Safer-Sex-&-STI-Risk

Safer sex can be really sexy. Although you can never completely get rid of all risks, by playing safe, you reduce your risk of getting an STI or having an unplanned pregnancy. Having safer sex will make it easier to enjoy all the pleasures that sex has to offer.

Click here to view our comprehensive STI information.

Plan ahead

Are you worried your safer sex plans will fly out of the window when things get hot and heavy?  In that case, have your safer sex tools such as condoms, dams, lube and gloves ready and close at hand where you often have sex, or in your purse or backpack. If you are planning to use other forms of birth control, make sure that you know how to use them correctly and how long it takes for them to start being effective.

Abstinence

Abstinence means different things to different people. For some people it means no touching at all and for others, it means everything but sexual intercourse. If you want to be 100% safe when it comes to sex, then total abstinence is the way to go. If there is no exchange of fluids (semen, pre-ejaculatory fluid, vaginal fluid, menstrual blood, blood or breast milk), or contact with another person’s genitals, even with your mouth or hand, it can be 100% effective against pregnancy and STIs.

You can choose abstinence at any time, regardless of previous sexual experience with the same person or a previous partner. You can also be abstinent for any length of time – a week, a month or years. It’s really up to you.

You can choose abstinence for many different reasons. Your culture or religion might forbid sex before marriage, or you just might not feel like you have the time or energy for sex right then. You can choose abstinence because the situation you are in doesn’t feel right for sex, or you want to avoid pregnancy and STIs. Whatever the reason, you have the right to choose abstinence any time, any place, in any situation.

Sometimes choosing abstinence is not easy. Pressure from friends, partners, family and the media, or your own sexual desire, can make abstinence challenging. Using drugs or alcohol can cloud a person’s judgment and lead to decisions that they may later regret. If you are feeling pressured to have sex and don’t want to, talk to someone you trust about how to communicate your boundaries. See Sexual Boundaries. Use your own values to guide you and make a plan about how you will cope with these pressures.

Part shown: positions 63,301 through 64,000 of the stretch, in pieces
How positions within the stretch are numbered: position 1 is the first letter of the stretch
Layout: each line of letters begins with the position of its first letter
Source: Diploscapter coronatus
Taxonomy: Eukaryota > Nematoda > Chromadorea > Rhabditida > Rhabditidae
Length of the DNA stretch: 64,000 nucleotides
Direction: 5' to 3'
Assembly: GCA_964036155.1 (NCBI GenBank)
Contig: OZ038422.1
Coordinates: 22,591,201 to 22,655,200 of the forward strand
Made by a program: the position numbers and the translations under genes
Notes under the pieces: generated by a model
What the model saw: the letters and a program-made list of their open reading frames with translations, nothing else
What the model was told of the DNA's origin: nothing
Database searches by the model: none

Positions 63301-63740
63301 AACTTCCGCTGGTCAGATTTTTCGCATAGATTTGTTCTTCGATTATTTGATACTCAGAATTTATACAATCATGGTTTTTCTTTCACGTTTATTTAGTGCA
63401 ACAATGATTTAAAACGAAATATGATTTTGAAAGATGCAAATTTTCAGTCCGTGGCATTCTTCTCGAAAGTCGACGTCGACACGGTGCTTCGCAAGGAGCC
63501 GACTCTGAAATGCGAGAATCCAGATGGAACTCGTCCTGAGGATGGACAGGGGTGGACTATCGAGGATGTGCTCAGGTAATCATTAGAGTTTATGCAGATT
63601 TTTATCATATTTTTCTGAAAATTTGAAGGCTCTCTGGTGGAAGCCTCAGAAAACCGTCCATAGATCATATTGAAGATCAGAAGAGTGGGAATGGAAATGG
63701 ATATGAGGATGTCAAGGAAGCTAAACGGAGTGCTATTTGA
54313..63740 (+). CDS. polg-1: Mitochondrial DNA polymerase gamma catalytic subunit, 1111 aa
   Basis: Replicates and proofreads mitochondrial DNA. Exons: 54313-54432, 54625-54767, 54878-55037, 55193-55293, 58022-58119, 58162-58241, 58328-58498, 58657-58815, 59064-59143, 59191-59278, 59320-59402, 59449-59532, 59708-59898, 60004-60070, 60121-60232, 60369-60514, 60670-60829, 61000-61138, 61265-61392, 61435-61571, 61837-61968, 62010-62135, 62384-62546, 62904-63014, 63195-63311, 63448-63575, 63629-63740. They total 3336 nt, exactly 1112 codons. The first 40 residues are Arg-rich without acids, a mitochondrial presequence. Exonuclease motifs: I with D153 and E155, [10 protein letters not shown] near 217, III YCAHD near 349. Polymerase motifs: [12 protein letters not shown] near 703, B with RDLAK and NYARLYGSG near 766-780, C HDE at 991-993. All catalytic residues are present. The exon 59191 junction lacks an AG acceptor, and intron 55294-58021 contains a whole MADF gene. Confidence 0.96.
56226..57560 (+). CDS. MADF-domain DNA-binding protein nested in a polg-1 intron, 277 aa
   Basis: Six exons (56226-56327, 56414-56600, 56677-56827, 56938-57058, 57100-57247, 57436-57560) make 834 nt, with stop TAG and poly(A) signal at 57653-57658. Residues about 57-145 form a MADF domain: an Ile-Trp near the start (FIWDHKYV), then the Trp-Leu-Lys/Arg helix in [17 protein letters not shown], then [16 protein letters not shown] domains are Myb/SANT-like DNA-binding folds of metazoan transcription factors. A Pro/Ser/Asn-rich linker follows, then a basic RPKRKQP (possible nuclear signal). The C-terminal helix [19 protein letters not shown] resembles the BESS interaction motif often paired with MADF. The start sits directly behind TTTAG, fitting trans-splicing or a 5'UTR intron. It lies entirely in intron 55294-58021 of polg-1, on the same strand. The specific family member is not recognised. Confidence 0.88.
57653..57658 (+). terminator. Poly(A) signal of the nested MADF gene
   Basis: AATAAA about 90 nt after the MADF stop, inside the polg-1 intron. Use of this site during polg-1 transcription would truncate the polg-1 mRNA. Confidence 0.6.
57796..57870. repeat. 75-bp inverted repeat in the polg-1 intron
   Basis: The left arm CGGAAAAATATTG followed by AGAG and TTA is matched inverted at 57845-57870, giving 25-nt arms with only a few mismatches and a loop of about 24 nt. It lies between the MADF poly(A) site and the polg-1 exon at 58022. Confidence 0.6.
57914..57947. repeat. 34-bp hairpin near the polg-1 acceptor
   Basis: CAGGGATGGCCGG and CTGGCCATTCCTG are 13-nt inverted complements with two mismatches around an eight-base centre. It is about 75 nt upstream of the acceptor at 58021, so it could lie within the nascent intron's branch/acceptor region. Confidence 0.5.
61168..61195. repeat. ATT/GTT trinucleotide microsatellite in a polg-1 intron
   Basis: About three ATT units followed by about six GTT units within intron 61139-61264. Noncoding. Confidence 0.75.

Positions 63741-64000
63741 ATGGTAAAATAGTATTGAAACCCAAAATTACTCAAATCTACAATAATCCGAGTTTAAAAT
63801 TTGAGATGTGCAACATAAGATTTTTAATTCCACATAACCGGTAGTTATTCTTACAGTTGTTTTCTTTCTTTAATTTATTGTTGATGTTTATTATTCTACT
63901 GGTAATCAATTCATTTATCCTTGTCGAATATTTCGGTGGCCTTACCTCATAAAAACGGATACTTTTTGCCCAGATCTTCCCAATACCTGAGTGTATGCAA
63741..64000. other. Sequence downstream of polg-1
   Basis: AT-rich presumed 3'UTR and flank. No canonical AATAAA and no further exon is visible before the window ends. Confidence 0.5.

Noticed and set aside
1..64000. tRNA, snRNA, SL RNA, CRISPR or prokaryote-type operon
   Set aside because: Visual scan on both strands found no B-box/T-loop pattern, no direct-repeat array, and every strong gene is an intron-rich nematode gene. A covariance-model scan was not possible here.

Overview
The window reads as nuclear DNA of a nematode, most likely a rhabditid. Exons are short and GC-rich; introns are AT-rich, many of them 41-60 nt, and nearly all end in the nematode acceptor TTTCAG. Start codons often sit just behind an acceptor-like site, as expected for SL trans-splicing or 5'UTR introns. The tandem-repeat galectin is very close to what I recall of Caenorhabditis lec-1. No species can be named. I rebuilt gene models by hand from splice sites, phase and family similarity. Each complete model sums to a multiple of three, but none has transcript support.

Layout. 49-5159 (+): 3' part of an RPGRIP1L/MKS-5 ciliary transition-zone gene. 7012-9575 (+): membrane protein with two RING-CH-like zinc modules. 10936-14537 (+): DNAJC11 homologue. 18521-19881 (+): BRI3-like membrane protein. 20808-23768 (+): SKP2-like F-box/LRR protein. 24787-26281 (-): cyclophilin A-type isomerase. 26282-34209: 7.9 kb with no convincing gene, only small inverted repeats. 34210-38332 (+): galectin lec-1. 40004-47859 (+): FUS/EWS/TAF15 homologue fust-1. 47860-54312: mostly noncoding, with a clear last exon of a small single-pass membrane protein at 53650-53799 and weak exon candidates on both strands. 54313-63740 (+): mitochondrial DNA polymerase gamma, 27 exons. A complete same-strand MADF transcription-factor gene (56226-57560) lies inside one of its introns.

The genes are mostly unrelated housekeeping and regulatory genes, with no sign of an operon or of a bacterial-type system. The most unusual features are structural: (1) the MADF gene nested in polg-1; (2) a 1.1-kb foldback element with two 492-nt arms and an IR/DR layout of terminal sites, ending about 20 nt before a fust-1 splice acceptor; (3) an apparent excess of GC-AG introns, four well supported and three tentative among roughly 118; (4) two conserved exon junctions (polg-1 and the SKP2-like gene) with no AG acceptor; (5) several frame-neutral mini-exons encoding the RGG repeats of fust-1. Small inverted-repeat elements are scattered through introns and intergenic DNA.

Am I ready for sex?

Some people who have chosen abstinence in the past find themselves unprepared for protecting themselves against pregnancy and STIs when they do decide to become sexually active. It’s a good idea to learn about all the safer sex and birth control options regardless of whether you are choosing abstinence at the moment. See Birth Control.

Being ready for sex is about more than physical protection against pregnancy and STIs. It’s also about being emotionally, mentally and spiritually prepared to deal with potential consequences. Take the time you need to consider how you feel about it before you go ahead and “do it.”

Using Protection

The only way to be 100% safe is to choose abstinence, but some sexual activities are considered safer than others. To help protect yourself and your partner from STIs:

  • Wash your hands before and after any sexual contact.
  • ALWAYS use barriers (condoms or dental dams), and use them correctly
  • Don’t ever share needles for drugs, steroids, tattoos or body piercing.